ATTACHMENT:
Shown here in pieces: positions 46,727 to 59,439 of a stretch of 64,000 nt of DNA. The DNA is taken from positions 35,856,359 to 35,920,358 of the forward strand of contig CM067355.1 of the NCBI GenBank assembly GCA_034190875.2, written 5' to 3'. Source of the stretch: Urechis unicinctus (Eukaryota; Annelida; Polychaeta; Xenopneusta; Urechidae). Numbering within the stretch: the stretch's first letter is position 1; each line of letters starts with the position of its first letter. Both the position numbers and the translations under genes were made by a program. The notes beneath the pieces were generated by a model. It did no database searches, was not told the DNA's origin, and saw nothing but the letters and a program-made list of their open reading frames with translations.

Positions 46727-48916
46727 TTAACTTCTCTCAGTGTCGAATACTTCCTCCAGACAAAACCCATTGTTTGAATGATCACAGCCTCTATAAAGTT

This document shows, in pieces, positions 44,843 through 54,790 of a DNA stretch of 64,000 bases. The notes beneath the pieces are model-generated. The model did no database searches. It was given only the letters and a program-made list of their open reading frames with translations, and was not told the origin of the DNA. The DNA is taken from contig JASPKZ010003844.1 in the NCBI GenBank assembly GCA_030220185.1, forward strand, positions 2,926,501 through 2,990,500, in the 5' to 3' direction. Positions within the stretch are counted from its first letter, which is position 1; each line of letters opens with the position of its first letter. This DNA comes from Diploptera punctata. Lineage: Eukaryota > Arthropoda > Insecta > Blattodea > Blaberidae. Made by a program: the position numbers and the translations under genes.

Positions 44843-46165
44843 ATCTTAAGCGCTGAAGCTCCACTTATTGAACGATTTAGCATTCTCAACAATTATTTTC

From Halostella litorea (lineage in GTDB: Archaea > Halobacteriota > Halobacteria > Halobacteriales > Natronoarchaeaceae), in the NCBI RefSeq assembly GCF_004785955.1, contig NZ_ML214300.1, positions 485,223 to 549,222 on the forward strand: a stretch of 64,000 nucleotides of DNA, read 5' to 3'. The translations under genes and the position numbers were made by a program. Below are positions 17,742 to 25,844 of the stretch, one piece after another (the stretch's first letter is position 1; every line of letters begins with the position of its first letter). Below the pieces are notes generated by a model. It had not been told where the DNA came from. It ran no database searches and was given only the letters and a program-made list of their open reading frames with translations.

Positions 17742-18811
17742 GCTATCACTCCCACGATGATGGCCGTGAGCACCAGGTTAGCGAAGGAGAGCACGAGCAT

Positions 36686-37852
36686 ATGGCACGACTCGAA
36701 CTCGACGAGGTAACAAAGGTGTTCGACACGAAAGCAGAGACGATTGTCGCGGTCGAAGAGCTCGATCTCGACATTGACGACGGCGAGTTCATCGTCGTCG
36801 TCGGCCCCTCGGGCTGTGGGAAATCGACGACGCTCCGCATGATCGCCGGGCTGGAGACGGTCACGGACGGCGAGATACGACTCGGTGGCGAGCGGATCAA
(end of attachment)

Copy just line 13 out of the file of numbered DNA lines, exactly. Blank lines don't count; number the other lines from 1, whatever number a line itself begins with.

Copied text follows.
36801 TCGGCCCCTCGGGCTGTGGGAAATCGACGACGCTCCGCATGATCGCCGGGCTGGAGACGGTCACGGACGGCGAGATACGACTCGGTGGCGAGCGGATCAA